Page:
Remembering Todd C. Mockler
On January 6, 2023, we were deeply saddened by the passing of Dr. Todd C. Mockler, Member and Geraldine and Robert Virgil Distinguished Investigator at the Danforth Center since 2011. Todd was a wonderful colleague, collaborator, and friend to so many of us at the Center and beyond. He was a scientist-entrepreneur who had a positive impact on plant science and successfully translated his discoveries into real-world solutions for food and agriculture.
A Life in Science
As a child, Todd loved math and science, and “figuring out how things work.” He thought he wanted to be a medical doctor. After starting a pre-med program at Wesleyan University, he did a stint in a lab studying yeast, which turned him on to research at the lab bench. After completing his undergraduate degree, he worked on human gene therapy at a biotechnology company in San Diego. He backed into plant biology while in graduate school at UCLA. Todd said, “I was interested in immunology at first, but realized one day that not everybody gets sick, but everybody eats.”
He received his Ph.D. in 2002 working with Chentao Lin on mechanisms of light photoreception by plants. He went on to do postdoctoral training at the Salk Institute with Joanne Chory, where he began analyzing plant gene expression networks using computational and genomics approaches.
In 2006, Todd was hired and rose to the level of associate professor at Oregon State University, where he established himself as a fearless, computationally savvy plant scientist who wanted to understand how plants respond to changes in their environment. In 2011, Todd moved his lab to the Danforth Center in St. Louis, where he was honored as the Geraldine and Robert Virgil Distinguished Investigator. He was well-known as a sought-out collaborator around the world. Todd expanded his research with significant effort invested in sorghum genomics and phenotyping. Overall, Todd coauthored nearly 100 scientific research articles, and mentored dozens of technicians, undergraduate students, graduate students, and postdoctoral fellows.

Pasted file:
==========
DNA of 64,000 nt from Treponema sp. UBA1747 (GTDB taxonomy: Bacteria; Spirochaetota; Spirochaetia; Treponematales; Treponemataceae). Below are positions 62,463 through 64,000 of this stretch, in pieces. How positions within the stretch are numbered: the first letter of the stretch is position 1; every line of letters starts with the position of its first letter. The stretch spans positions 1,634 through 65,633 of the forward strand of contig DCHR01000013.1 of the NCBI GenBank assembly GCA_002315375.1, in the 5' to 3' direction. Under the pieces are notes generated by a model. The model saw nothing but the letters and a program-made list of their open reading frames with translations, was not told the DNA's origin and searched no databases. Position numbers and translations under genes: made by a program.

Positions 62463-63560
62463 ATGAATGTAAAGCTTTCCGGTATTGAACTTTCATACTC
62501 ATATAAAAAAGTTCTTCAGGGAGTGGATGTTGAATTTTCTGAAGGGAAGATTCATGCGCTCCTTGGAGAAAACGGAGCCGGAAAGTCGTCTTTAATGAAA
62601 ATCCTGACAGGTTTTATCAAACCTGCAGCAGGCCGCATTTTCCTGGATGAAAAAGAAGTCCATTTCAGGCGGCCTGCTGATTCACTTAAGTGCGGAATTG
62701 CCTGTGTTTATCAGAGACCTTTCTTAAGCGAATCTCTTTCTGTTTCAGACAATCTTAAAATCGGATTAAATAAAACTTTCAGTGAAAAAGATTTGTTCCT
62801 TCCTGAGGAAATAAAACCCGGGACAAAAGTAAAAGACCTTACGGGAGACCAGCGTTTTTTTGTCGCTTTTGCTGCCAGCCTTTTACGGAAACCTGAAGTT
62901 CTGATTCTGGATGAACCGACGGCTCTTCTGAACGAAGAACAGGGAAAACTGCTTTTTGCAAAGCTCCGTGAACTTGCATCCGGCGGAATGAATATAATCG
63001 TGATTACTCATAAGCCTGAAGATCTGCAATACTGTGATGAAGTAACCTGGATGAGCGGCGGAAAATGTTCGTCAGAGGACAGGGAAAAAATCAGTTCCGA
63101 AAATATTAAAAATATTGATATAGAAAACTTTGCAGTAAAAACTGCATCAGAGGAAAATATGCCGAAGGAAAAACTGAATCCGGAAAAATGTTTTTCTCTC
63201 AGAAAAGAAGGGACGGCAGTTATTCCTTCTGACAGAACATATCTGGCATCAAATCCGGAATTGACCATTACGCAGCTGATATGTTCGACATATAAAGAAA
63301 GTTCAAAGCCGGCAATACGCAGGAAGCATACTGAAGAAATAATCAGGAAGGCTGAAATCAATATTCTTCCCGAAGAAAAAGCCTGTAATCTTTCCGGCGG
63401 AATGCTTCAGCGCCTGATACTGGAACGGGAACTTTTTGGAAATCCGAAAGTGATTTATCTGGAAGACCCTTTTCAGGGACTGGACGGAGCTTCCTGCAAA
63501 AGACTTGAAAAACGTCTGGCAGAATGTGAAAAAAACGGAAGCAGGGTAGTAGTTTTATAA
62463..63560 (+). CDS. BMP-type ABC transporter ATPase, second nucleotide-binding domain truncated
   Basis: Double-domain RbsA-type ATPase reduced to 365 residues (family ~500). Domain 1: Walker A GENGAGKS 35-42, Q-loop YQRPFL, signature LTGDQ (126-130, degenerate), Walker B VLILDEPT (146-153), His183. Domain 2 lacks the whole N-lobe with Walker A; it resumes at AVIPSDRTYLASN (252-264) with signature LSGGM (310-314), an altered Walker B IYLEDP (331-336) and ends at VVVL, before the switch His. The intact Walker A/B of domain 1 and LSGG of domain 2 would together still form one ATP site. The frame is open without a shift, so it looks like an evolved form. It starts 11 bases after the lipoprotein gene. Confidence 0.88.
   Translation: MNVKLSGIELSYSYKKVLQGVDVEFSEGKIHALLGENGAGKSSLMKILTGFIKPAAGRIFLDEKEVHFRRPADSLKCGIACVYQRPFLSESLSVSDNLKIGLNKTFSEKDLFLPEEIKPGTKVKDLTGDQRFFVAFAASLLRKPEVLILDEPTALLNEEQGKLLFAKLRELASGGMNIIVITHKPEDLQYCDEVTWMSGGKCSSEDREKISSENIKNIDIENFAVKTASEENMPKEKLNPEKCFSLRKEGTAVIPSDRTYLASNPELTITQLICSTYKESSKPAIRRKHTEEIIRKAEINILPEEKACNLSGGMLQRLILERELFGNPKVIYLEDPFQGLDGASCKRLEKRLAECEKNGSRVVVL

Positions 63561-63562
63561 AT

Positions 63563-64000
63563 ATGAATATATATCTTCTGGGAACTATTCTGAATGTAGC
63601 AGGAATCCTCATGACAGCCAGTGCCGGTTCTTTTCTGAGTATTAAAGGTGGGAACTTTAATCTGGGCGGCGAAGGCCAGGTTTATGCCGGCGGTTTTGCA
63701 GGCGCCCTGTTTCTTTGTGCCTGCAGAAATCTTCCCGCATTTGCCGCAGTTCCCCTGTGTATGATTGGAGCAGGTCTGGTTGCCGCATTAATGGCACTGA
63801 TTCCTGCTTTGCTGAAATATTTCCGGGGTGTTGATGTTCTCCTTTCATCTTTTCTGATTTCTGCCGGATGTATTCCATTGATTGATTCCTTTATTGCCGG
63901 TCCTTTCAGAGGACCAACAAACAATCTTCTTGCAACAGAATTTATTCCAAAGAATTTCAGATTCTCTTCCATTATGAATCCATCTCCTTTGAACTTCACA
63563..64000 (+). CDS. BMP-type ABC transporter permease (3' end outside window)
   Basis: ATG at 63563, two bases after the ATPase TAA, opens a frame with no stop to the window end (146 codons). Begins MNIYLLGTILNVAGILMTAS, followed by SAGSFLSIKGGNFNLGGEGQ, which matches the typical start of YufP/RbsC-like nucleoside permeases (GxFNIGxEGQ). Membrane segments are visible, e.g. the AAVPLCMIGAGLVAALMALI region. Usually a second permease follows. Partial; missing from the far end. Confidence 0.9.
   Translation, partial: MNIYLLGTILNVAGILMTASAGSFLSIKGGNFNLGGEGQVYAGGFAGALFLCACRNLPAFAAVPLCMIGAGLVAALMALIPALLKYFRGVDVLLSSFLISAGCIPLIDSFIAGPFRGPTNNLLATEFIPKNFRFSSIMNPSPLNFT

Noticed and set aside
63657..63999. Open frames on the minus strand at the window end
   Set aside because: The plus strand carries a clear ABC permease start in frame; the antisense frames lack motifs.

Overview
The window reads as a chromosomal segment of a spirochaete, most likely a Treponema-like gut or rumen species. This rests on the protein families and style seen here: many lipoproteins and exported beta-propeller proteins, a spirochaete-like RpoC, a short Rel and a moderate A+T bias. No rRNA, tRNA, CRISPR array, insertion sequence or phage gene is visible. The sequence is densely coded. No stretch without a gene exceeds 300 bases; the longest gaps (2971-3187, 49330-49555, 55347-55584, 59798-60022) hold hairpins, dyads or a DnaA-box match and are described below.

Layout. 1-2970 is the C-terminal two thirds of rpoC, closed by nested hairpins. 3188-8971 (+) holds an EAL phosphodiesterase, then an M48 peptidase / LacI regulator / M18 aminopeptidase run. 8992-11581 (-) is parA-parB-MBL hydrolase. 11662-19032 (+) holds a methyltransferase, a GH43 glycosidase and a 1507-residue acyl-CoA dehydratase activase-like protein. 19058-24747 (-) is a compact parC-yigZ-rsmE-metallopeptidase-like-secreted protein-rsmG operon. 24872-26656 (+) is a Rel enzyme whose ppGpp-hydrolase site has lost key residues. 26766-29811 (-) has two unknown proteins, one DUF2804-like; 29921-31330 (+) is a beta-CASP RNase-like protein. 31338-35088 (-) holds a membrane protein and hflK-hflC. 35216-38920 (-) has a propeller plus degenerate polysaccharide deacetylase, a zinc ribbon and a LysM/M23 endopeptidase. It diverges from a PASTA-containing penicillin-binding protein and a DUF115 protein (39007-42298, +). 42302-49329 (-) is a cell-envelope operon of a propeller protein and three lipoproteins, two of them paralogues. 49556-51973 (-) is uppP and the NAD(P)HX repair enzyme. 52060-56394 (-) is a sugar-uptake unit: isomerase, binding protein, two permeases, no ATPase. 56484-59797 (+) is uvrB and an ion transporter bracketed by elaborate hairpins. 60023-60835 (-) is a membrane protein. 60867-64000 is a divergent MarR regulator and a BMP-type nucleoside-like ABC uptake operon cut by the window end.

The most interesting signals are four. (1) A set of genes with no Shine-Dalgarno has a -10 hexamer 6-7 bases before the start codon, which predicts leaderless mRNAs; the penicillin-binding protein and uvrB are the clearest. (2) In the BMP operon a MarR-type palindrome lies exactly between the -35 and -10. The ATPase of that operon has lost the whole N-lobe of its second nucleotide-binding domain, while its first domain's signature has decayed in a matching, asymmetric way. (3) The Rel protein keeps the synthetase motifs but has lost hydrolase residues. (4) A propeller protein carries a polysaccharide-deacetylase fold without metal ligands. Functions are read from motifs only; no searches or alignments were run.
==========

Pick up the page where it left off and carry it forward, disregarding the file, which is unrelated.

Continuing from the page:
Diving Deep Into Data
The Mockler Lab’s research on sorghum at the Danforth Center developed almost through chance. Todd was working mostly in model plants, like Brachypodium, when he was invited to attend a sorghum conference as an external observer in 2012. Todd said, “Sorghum is this amazing crop with innate drought and heat tolerance. I realized I wanted to work with it.” Through funding from several federal agencies and foundations, sorghum eventually dominated research in Todd’s group.
Work that he was particularly proud of was done through his participation in the TERRA-REF project. Plant breeding is often limited by the speed at which phenotypes can be measured and how efficiently actionable biological information can be extracted from these measurements. The TERRA-REF field phenotyping system was developed b in Maricopa, AZ, with numerous sensors on a giant gantry system to monitor crop growth and development under various field conditions. The data collected and analyzed is being used to accelerate sorghum breeding, and to test new ways of capturing field performance data. “In 4 years, we went from an empty field to operating the world’s largest agricultural robot,” said Todd. The project included more than 50 researchers at 14 organizations, sequenced 400 sorghum genomes, and established a data science infrastructure and knowledge base.
Through the years, Todd and his team generated tremendous volumes of genomic, transcriptomic and high-throughput phenotyping data in plants. With his affinity toward quantitative analysis, Todd focused much energy on computational tools, including AI, to make sense of it all. Advances in these areas had unexpected applications and extensive entrepreneurial impact.
While at OSU, Todd noticed that he was being showered with requests from collaborators to analyze high-throughput genome and transcriptomic data, using tools that his team developed. Sensing a broader need and opportunity, Todd co-founded a start-up company called Intuitive Genomics with Doug Bryant and others to help companies gain insights into their newly acquired genome expression data. When Todd moved to St. Louis, so did Intuitive Genomics. A few years later, the company was bought by NewLeaf Symbiotics, with Todd and Doug taking on data science roles in the company.
In the summer of 2012, Todd met Matt Crisp and co-launched a company to improve crops though improving photosynthesis. Todd thought “photosynthesis was known as an intractable problem - how do we improve it? We thought applying cutting-edge computational science could make the difference.” With Matt as CEO of Benson Hill, Todd was the first CTO. Although photosynthesis faded from the company’s sights, and with numerous twists and turns over the following 10 years, Benson Hill developed as one of the most successful start-ups in agriculture and food technology. Now a public company with 450 employees (as of 2023) and headquarters on the Danforth Center campus.
Todd’s legacy as a scientist-entrepreneur will be felt for a long time in St. Louis and beyond. He left us far too soon, and we miss him dearly.